Hugh Bourne can be described as the originator, organiser and elder statesman of Primitive Methodism. He dedicated his long and active life to spreading the good news of salvation, and to fashioning a new denomination fit for the task.
He was born on 3rd April 1772, at Ford Hayes Farm, in a remote part of the North Staffordshire moors; he always had to battle against shyness and introversion accentuated by the isolation of his childhood home. His father was a bluff, changeable character, but his mother had a loving and moral influence on Hugh and his brother, James. A serious child, he was tormented by an awareness of sin and a terror of damnation. After years of bitter searching for the truth, his conversion, when he was 27 years old, released a fund of spiritual energy and determination.
In 1799 he read an anthology of Christian writings, lent by his mother's grocer in Burslem, which led to a deep conviction of salvation. He describes his conversion like this:
I believed in my heart, grace descended and Jesus Christ manifested himself unto me, my sins were taken away in an instant and I was filled with all joy and peace in believing'
After joining the Methodist church, he began to spread his belief - at first, haltingly, to his friends, then to a wider public, by personal testimony, preaching (preferably in the open air) and establishing lively prayer groups, starting with one at Harriseahead near Kidsgrove. These were attached in rum to the local Methodist circuit. Almost single-handed, he built a chapel for the Harriseahead Society, in a corner of his cousin Dan Shubotham's garden. He also organised large outdoor meetings for prayer, preaching and song, known as Camp Meetings (see below).
The Methodist authorities disapproved of such ventures, and cast him out in 1808. Bourne amalgamated the individual societies, which he had started with those of his friend William Clowes to form a new denomination, based initially on Tunstall, with himself as Circuit Superintendent.
Here began a lifetime's work. He drew up preachers' plans, drafted rules, established Sunday Schools and kept a daily "Journal" With the help of his brother, James, he printed a monthly magazine in the barn at their Bemersley home, wrote and distributed thousands of religious tracts, compiled hymn books and the "History of the Primitive Methodists", which was published in 1823. Gradually, he established the formal structure of the denomination, up to Annual Conference level.
Like his predecessor, John Wesley, he lived simply He went everywhere possible on foot, walking many thousands of miles during his lifetime, fired by divine energy, in the service of God.
Even after retirement, he travelled to America and Canada, and, ignoring illness and old age, persisted in his evangelising work until his death in 1852, at the age of 80.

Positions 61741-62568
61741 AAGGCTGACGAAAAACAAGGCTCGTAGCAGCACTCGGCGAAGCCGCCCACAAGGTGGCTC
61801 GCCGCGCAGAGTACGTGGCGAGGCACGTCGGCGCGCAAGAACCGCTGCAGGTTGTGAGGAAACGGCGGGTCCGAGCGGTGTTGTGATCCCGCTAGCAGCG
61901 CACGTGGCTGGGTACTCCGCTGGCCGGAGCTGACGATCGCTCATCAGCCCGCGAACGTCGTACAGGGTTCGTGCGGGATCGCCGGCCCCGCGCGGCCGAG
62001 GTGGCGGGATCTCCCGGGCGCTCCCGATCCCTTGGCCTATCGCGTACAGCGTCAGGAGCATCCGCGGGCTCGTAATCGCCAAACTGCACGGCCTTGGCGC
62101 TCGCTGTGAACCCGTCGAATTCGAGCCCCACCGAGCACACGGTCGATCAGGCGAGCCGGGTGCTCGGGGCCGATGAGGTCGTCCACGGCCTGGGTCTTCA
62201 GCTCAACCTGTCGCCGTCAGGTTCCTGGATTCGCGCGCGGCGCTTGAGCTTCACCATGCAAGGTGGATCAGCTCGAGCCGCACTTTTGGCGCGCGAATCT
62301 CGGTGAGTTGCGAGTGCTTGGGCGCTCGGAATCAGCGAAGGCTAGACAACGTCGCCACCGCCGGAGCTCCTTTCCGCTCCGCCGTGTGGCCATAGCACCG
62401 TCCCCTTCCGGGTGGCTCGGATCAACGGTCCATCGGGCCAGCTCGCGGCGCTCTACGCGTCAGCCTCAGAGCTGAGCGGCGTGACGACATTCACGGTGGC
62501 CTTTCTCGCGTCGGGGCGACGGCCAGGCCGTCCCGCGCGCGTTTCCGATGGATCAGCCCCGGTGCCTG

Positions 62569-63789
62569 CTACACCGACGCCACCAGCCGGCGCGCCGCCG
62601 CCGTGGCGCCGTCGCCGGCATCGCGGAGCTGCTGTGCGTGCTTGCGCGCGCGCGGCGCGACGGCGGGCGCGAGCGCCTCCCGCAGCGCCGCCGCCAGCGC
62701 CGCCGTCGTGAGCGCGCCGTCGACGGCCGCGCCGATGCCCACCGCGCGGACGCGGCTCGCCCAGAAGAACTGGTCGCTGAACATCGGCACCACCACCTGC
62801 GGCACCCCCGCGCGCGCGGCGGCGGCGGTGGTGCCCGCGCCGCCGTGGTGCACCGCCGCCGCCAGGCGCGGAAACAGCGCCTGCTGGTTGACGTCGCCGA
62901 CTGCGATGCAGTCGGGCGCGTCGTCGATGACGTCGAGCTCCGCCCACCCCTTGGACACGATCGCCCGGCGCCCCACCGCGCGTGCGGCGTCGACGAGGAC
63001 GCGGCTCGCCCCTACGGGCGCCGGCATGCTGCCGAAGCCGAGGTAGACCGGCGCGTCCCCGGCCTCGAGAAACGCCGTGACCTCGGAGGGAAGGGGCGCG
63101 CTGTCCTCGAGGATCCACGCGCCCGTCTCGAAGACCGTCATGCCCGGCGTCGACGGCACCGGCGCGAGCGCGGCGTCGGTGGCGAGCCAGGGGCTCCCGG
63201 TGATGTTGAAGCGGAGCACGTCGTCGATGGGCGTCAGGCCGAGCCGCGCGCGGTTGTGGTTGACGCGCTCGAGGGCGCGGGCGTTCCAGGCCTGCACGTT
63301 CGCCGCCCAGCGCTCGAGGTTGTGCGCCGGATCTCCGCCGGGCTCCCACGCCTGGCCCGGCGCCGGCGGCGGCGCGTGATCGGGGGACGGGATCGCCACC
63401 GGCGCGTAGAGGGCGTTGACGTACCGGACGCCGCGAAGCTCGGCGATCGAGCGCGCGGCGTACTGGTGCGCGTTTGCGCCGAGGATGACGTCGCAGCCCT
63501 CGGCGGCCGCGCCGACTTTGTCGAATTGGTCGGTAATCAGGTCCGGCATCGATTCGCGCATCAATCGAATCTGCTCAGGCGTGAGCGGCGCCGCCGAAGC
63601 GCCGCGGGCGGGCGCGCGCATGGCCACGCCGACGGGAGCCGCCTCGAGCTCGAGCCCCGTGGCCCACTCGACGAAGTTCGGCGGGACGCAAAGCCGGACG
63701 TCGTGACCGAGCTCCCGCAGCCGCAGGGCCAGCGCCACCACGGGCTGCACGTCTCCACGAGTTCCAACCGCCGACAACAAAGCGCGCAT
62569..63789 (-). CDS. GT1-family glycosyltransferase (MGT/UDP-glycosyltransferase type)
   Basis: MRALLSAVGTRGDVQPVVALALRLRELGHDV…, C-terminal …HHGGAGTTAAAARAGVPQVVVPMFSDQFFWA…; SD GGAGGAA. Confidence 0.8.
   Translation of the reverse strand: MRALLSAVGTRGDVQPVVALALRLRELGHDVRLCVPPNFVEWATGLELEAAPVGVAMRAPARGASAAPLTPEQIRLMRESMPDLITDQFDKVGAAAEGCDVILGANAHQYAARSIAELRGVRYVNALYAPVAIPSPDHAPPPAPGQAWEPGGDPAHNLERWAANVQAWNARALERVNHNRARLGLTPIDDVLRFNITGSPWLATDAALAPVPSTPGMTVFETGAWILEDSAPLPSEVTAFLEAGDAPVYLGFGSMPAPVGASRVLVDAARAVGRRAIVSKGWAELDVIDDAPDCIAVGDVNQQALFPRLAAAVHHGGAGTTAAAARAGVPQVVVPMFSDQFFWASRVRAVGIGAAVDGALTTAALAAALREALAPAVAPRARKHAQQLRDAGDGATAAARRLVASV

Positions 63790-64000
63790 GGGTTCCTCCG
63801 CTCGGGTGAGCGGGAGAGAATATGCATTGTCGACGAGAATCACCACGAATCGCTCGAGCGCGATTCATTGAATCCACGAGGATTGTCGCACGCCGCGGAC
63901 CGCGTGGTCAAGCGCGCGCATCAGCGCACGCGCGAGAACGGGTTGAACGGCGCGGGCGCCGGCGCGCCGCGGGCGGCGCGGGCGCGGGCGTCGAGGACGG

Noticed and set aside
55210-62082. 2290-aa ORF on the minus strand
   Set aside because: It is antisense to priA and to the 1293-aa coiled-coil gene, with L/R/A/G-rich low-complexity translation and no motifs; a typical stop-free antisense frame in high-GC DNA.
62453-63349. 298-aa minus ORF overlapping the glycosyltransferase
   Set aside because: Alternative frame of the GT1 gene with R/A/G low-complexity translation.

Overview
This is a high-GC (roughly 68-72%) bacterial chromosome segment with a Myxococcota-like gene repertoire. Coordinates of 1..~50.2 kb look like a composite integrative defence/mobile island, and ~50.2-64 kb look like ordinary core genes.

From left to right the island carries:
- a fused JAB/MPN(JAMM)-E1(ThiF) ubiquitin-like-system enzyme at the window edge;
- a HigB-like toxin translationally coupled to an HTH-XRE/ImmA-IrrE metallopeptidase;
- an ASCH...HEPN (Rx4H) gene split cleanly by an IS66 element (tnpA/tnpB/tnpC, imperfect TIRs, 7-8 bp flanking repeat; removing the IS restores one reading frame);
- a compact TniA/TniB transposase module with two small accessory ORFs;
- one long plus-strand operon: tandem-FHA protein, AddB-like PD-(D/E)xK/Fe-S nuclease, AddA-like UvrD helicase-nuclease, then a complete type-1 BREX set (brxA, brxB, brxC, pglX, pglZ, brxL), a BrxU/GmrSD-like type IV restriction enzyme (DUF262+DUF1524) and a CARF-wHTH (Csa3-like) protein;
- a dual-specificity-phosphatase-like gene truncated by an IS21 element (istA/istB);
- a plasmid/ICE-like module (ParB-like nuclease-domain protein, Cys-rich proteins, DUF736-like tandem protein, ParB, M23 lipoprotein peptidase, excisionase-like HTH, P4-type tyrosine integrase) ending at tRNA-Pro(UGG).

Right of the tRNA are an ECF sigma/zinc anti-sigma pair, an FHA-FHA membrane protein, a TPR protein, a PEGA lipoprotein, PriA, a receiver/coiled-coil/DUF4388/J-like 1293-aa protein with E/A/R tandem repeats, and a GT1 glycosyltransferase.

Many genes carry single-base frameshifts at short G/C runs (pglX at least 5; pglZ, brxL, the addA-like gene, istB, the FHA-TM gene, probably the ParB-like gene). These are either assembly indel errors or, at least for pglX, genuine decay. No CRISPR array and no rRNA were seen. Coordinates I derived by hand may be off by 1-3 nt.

William Clowes was born in a small house in the Potteries town of Burslem in 1780. His father was a potter, and, like Bourne's, was an ungodly man, but his mother was well-bred and kindly.
At the age of ten, after only a basic education, he became an apprentice potter, for which he had considerable talent. He also developed an enthusiasm for dancing, revelry and drunkenness. This culminated in an escapade in Hull in 1803, when, after a brawl in the "Dog and Duck", he narrowly escaped being press-ganged into the Marines, and ran off back to Tunstall, leaving debts of £70.
For some time he struggled to free himself from this lifestyle. Early in 1805 he attended a love-feast, and on the following day a prayer meeting, where he experienced a deep, lasting conversion. He paid off his debts, joined the Wesleyan Methodist Society at Tunstall, opened his house for prayer meetings and began to travel around preaching the gospel.
Eventually, however, in spite of being well respected and a fine preacher, his association with Hugh Bourne at Harriseahead and the Camp Meetings brought the disapproval of the Methodist authorities, who expelled him in 1810. Many supporters left the Methodists with him to help form the new denomination.
He gave up his well-paid potters job, and on ten shillings (50p) a week toured the towns and villages of Staffordshire, and later Derbyshire, Nottinghamshire, Yorkshire and Cornwall. Everywhere he went he had enormous success as a preacher. On his return to Hull in 1819, for example, in less than three months he formed societies with more than 400 members and in less than three years Hull became the centre of an important circuit with 30 ministers.
By the age of 47, the hardships of this itinerant existence had damaged his health. He gave up continuous travelling, but carried on working in the Hull circuit, visiting other areas from time to time, to encourage the societies, which he had helped to form. He retired in 1842. He died in March 1851, and was buried in Hull's General Cemetery.
During his life he was known as "Apostolic Clowes", because in his dedication, and in his talent for preaching and conversion, he resembled Saint Paul.
Bourne and Clowes had very different, but complementary, personalities. Bourne was basically an introvert, sometimes harsh and impatient, but a great organiser, with sound perception and business sense, unselfish, determined and morally upright. Clowes was equally upright and resolute, but lacked Bourne's organising ability. He was outgoing, with a gentler, more understanding temperament, and a wonderful gift of fluency and intensity in preaching. The talents of both men were vital to the success of Primitive Methodism.
Ed's Comment-My thanks are extended to the museum at Englesea Brook in Cheshire for the above material and their hospitality on a recent out of hours visit.
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